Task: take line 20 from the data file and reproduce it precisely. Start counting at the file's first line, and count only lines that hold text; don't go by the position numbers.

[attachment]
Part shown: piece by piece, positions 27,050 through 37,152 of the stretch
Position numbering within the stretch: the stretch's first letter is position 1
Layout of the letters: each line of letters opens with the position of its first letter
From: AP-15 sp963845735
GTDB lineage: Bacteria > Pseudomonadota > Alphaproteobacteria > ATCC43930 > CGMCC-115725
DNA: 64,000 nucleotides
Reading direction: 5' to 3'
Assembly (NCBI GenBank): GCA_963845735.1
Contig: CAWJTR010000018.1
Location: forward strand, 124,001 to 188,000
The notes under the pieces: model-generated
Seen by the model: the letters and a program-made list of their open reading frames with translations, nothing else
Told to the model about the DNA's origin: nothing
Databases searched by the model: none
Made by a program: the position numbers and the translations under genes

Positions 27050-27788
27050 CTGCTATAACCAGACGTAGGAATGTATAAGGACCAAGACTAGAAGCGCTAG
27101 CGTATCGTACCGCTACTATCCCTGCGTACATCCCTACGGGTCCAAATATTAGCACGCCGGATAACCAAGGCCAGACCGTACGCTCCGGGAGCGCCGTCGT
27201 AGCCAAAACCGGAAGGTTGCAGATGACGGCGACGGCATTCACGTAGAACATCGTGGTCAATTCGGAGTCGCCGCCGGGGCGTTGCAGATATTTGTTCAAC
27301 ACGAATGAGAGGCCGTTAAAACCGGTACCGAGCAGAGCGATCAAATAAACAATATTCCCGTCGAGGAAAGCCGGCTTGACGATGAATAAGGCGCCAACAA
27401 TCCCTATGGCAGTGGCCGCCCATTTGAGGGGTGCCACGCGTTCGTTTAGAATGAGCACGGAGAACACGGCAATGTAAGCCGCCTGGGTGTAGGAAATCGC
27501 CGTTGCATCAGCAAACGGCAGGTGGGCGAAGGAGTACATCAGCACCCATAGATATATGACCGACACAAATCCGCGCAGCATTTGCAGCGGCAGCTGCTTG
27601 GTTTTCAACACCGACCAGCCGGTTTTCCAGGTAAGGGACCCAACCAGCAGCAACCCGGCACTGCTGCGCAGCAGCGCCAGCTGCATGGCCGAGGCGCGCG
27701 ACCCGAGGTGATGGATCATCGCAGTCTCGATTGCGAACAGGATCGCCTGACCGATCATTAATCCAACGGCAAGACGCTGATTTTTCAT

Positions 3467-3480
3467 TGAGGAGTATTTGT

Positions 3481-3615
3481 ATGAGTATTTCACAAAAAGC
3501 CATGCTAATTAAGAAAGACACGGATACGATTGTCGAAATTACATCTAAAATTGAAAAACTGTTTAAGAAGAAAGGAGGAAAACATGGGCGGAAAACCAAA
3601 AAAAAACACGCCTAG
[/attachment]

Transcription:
27301 ACGAATGAGAGGCCGTTAAAACCGGTACCGAGCAGAGCGATCAAATAAACAATATTCCCGTCGAGGAAAGCCGGCTTGACGATGAATAAGGCGCCAACAA